2. You reallywork fast once your decisions are amde, I like that! I was surprised I really liked the way the path starts narrow, then widens out before curving, in theory that shouldn’t work but it certainly does here. Just shows that thrwowing out the rule book is sometimes a good idea. Or maybe it is knowing the rules and WHEN to break them. I love your garden and reading your thought processes. Christina

    1. Thank you, Christina. I have to admit the path that widens was originally planned as a seating area in the middle of the plantings–a too narrow seating area–but I’ve not been overly concerned to change it. It, in fact, works in that way and I put two chairs there in summer, but it also became an alternate path simply because it’s pleasurable to walk though and it provides options for moving around the garden.

  3. James, getting things done in the bleakness of winter allows you to see more realistically. I mean by that that all of us get a better eye-line in winter. I can see what you mean by a sense of arrival up to the house, how the paths suggest it and the square pool reinstates that sense of arrival to something less random.
    I really like the position of your bench! Though it must be bloody cold, there’s something that says ‘never mind’.

    1. Faisal, yes, you can see a lot more in winter. I can’t wait to finish cleaning up the garden, I hope before we have a large snowfall. The opportunities created for linkages by the new pool area and the sitting area (being highly visible features at least from some vantage points) have set me to thinking about other approaches to linkage–to other parts of the garden, to views into the woods, and to the whold concept of the surrounding woodland. I do wish I didn’t have to live with an 8-foot deer exclusion fence. Quite a barrier.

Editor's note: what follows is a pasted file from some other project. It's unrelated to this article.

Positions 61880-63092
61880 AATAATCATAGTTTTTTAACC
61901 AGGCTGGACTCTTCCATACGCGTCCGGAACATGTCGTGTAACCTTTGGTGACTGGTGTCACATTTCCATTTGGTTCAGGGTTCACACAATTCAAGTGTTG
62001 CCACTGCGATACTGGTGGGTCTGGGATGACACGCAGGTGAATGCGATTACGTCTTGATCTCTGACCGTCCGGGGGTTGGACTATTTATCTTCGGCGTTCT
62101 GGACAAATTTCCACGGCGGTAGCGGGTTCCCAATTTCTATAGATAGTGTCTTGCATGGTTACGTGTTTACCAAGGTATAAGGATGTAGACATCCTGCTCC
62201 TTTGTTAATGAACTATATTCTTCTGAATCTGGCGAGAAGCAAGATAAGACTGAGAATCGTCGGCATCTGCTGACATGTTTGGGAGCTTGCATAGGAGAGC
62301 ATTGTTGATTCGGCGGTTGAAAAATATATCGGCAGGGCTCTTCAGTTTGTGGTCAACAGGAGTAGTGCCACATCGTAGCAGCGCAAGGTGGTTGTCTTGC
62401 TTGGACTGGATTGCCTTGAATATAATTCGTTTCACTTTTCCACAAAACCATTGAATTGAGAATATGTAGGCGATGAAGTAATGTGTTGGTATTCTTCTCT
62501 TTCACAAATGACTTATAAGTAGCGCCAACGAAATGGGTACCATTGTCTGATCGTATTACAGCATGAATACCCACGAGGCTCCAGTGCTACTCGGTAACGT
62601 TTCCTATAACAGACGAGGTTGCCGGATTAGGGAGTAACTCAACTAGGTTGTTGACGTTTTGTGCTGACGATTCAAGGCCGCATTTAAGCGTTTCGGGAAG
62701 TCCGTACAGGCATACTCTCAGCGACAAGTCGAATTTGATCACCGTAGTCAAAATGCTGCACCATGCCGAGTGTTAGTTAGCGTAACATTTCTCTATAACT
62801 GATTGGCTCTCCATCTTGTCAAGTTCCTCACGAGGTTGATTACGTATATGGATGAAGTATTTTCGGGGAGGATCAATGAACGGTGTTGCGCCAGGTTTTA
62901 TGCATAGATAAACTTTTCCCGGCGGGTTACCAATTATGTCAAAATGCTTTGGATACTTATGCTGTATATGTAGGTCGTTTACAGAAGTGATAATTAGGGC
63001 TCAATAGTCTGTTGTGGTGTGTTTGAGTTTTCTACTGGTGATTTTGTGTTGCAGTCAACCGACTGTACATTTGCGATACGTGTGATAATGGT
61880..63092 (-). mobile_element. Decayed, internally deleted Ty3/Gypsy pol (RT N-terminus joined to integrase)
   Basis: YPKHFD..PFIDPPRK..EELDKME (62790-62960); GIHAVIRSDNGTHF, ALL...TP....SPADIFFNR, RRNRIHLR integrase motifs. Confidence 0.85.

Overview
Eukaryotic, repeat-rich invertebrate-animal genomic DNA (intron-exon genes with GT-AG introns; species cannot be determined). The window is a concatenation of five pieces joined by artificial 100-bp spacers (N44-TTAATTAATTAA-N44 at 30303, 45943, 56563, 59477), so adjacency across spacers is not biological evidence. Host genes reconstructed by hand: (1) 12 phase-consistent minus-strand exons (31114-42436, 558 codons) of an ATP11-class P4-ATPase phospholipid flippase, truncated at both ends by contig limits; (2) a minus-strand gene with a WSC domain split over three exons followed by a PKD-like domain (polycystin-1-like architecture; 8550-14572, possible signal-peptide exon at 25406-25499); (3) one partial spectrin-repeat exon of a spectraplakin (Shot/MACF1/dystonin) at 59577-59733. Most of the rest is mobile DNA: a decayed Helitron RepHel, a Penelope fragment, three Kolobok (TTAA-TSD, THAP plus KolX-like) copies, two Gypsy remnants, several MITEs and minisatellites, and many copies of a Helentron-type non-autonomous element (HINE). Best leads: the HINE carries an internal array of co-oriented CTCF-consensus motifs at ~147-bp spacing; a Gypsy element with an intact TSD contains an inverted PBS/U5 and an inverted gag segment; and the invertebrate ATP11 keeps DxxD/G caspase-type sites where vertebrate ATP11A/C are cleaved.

1. Yes, Rob, in the nick of time. Though I was in the south for the blizzard, I hear we got only four inches at Federal Twist. Saved. But without warm temps to melt it, I won’t be able to continue my projects next weekend. I don’t understand your comment on deer but, yes, bloody deer. Like giant rats destroying the forest.

      1. James about the deer. Figure of speech, they’re a pain in the arse and having to erect a fence – that said, I think they are beautiful animals which are just a little too succesful. I believe their numbers are excessive over there as they are here.

        1. Rob, I can see their beauty, but this winter, young deer have penetrated my 8-foot-high fench for the first time. I chase them down because they are too dumb to see an opened gate, and they cower at my feet, then I feel pity. But this is a problem. I think I’ve fixed it my adding height to the wooden fence next to the house. Our deer population is enormous. They actually eat the forest understory, so the forest is not able to regenerate. We need a deer predator species and that has been lost. I pray for a return of coyotes in large numbers. We do have some and need more.

  4. What a lovely flow that path gives, and as Christina says, the widening and then narrowing looks intentional even if you have just incorporated a “failed” feature into the whole. It all looks very established already, the sign of good design, and I do like the way the rectangular pool and lines of the wall relate back to the house. Wish I had some willing helpers to come and make such quick work of a lot of earth moving…

  5. Hi!
    I don´t know if you are the person who wrote a comment on my blog about adding a feedburner so you could get updates. If you are I just wanted to let you know that I have added a feedburner and also I want to thank you for telling me about it.